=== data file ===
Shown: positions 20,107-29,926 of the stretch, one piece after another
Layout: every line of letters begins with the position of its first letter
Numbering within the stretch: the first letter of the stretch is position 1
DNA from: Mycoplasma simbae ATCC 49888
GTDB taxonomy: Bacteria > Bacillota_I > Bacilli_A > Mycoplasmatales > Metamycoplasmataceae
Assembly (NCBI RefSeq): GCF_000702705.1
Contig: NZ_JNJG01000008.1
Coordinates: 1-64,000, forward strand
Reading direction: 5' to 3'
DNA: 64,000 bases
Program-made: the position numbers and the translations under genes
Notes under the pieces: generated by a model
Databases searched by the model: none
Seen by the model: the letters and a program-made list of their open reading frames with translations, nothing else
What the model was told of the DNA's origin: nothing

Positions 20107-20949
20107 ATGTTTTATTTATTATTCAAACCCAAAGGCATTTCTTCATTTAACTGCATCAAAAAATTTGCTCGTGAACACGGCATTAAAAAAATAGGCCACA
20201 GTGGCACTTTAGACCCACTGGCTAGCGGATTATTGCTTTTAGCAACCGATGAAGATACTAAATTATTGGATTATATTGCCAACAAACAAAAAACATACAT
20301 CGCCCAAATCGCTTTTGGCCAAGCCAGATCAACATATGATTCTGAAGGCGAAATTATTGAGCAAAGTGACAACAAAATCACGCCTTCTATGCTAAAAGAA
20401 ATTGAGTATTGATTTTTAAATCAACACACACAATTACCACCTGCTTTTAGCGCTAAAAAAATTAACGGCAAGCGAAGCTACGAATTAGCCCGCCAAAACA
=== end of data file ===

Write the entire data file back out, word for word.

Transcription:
Shown: positions 20,107-29,926 of the stretch, one piece after another
Layout: every line of letters begins with the position of its first letter
Numbering within the stretch: the first letter of the stretch is position 1
DNA from: Mycoplasma simbae ATCC 49888
GTDB taxonomy: Bacteria > Bacillota_I > Bacilli_A > Mycoplasmatales > Metamycoplasmataceae
Assembly (NCBI RefSeq): GCF_000702705.1
Contig: NZ_JNJG01000008.1
Coordinates: 1-64,000, forward strand
Reading direction: 5' to 3'
DNA: 64,000 bases
Program-made: the position numbers and the translations under genes
Notes under the pieces: generated by a model
Databases searched by the model: none
Seen by the model: the letters and a program-made list of their open reading frames with translations, nothing else
What the model was told of the DNA's origin: nothing

Positions 20107-20949
20107 ATGTTTTATTTATTATTCAAACCCAAAGGCATTTCTTCATTTAACTGCATCAAAAAATTTGCTCGTGAACACGGCATTAAAAAAATAGGCCACA
20201 GTGGCACTTTAGACCCACTGGCTAGCGGATTATTGCTTTTAGCAACCGATGAAGATACTAAATTATTGGATTATATTGCCAACAAACAAAAAACATACAT
20301 CGCCCAAATCGCTTTTGGCCAAGCCAGATCAACATATGATTCTGAAGGCGAAATTATTGAGCAAAGTGACAACAAAATCACGCCTTCTATGCTAAAAGAA
20401 ATTGAGTATTGATTTTTAAATCAACACACACAATTACCACCTGCTTTTAGCGCTAAAAAAATTAACGGCAAGCGAAGCTACGAATTAGCCCGCCAAAACA